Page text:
A. Jack Joyner

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Andrew Jackson "Jack" Joyner (August 4, 1861 – September 1, 1943) was an American Thoroughbred horse racing Hall of Fame trainer and owner.[1]

Jack Joyner
JoynerAJ.jpg
OccupationTrainer / Owner
Born(1861-08-04)August 4, 1861
Enfield, North Carolina,
United States
DiedSeptember 1, 1943(1943-09-01) (aged 82)
Chestnut Hill, Pennsylvania,
United States
Resting placeGreen-Wood Cemetery, Brooklyn, New York
Career winsNot found
Major racing wins
Belles Stakes (1892, 1904, 1908)
Double Event Stakes (part 2) (1892, 1906)
Flatbush Stakes (1892, 1898, 1904)
Foam Stakes (1892, 1905)
Great Eastern Handicap (1892, 1903, 1904)
Fall Handicap (1894, 1904)
Fashion Stakes (1895)
Pansy Stakes (1895)
Surf Stakes (1898)
Lawrence Realization Stakes (1899, 1908)
Spindrift Stakes (1899)
Annual Champion Stakes (1900)
Metropolitan Handicap (1900, 1919, 1930)
Municipal Handicap (1900, 1908)
Twin City Handicap (1900)
Reapers Stakes (1900)
Dash Stakes (1902, 1905)
Futurity Stakes (1903, 1923, 1930)
Brighton Derby (1903)
Brighton Handicap (1903)
Century Stakes (1903)
Occidental Handicap (1903)
Saratoga Handicap (1903, 1904)
Travers Stakes (1903)
Brighton Oaks (1904, 1905)
Flight Stakes (1904, 1905, 1908)
Vernal Stakes (1904)
Bay Ridge Handicap (1905)
Brighton Cup Handicap (1905)
Carter Handicap (1905)
Brooklyn Derby (1905)
Gazelle Handicap (1905)
Mermaid Stakes (1905, 1908)
Sheepshead Bay Stakes (1905)
Withers Stakes (1905, 1931)
Brighton Mile (1906)
Great American Stakes (1906, 1909)
National Stallion Stakes (1906)
Tremont Stakes (1906, 1928)
Manhattan Handicap (1907, 1908)
First Special Stakes (1908)
Sapphire Stakes (1908)
Walden Stakes (1916, 1933)
Coaching Club American Oaks (1918)
Empire City Handicap (1919)
Excelsior Handicap (1922)
Sanford Stakes (1923, 1929)
Saratoga Special Stakes (1923, 1930)
Paumonok Handicap (1924)
Juvenile Stakes (1925)
Hopeful Stakes (1928, 1929)
Youthful Stakes (1928)
Astoria Stakes (1930)
Flash Stakes (1930)
Grand Union Hotel Stakes (1930)
United States Hotel Stakes (1930)
Demoiselle Stakes (1931)
Jamaica Handicap (1931)
Chesapeake Stakes (1932)

American Classic Race wins:
Preakness Stakes (1905, 1908)

In England:
Ayr Gold Cup
Wokingham Handicap
Middle Park Plate (1910)
Trial Stakes (1910)
Windsor Castle Stakes (1910)
Hopeful Stakes (1910)
Newmarket Select Stakes (1910)
Victoria Cup Handicap (1912)
Challenge Stakes (1913)
Racing awards
U.S. Champion Thoroughbred Trainer by wins (1908)
Honours
National Museum of Racing and Hall of Fame (1955)
A. J. Joyner Handicap at Keeneland
Significant horses
Borrow, Cairngorm, Ethelbert, Fair Play,
Fitz Herbert, Hamburg Belle, Jamestown,
Royal Tourist, St. James, Waterboy,
Whisk Broom II

Known as "Jack" and reported as "A.J." and "A. Jack", Joyner was born in Enfield, North Carolina, the son of Dr. and Mrs. Henry Joyner. A fan of horse racing, in 1879 the seventeen-year-old Joyner had hung a series of racing pictures on the wall in the small town post office where he was working when they were spotted by future U.S. Racing Hall of Fame trainer William Burch. Joyner's enthusiasm led to Burch offering him a job with his racing stable. From there, Jack Joyner went work for a short time as a jockey [2] before turning to the training horses. He saddled his first winner in 1884 in a career that would span fifty-nine years. From that, six years were spent in England following passage of State of New York Hart–Agnew anti-betting law in 1908,[3] the year he won more races than any trainer in the United States.[4]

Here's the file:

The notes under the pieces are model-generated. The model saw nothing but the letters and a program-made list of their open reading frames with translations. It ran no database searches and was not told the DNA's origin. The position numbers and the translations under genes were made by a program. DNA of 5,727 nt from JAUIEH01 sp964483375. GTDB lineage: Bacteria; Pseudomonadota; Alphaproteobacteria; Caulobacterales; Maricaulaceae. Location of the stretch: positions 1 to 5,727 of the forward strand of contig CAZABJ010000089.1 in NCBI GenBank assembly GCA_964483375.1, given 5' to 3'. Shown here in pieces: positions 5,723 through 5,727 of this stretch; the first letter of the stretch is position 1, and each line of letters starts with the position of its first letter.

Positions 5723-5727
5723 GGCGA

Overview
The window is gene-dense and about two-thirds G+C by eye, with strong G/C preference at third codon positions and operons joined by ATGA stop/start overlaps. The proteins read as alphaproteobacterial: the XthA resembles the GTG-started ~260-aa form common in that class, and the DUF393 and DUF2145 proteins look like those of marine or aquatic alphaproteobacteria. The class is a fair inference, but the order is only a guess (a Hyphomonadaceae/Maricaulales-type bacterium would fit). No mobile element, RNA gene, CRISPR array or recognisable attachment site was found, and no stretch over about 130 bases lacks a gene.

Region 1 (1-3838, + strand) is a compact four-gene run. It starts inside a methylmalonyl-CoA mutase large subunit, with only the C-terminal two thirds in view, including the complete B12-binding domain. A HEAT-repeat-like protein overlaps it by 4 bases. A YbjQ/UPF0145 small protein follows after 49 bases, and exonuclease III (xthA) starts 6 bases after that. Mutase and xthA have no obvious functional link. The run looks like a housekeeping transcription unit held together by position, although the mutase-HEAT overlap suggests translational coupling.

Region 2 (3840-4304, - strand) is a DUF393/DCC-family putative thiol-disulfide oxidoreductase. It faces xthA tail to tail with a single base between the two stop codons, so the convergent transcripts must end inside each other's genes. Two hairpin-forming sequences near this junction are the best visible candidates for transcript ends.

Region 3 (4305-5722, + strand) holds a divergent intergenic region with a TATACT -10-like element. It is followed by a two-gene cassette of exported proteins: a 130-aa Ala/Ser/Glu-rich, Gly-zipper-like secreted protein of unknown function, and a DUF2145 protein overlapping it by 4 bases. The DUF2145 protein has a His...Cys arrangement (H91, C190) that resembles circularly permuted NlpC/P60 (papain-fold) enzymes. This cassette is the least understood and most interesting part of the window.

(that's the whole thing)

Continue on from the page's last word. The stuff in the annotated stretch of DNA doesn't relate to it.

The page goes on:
Jack Joyner's abilities led to him training for major owners such as James B. A. Haggin, Sydney Paget, and for Harry Payne Whitney and August Belmont Jr. whose horses he raced in England including Whisk Broom II. In addition, Joyner owned and raced a number of horses for himself both in the United States and in England.[5] Jack Joyner worked in England from the time the racing season opened on March 23, 1909 [6] until November 1915 when he returned to the United States [7] and began a twenty-five-year association as trainer for stable owner George D. Widener, Jr.

During his career, Jack Joyner trained five Champions:[1]

Jack Joyner died on September 1, 1943, at age eighty-two at George Widener's Erdenheim Stud at Chestnut Hill, Pennsylvania.[8] Following its creation, he was part of the inaugural class inducted in the National Museum of Racing and Hall of Fame in 1955.

For a time, Keeneland Race Course in Lexington, Kentucky, ran the A. J. Joyner Handicap, a six furlong event that notably was won by Whirlaway in 1941.[9]

ReferencesEdit

  1. ^ a b "Andrew Jackson Joyner". Racingmuseum.org. 1955-01-01. Retrieved 2018-09-04.
  2. ^ New York Times – July 1, 1900
  3. ^ New York Times – September 6, 1908 article titled "A.J. Joyner Will Train Combined Whitney and Belmont Stable in England"
  4. ^ "A. J. Joyner Dead; Dean of Trainers". The New York Times. 1943-09-02. Retrieved 2019-06-05.
  5. ^ New York Times - October 16, 1908
  6. ^ New York Times - Mar 22, 1909
  7. ^ New York Times - November 19, 1915
  8. ^ September 2, 1943 New York Times obituary for A. J. Joyner
  9. ^ New York Times - April 12, 1941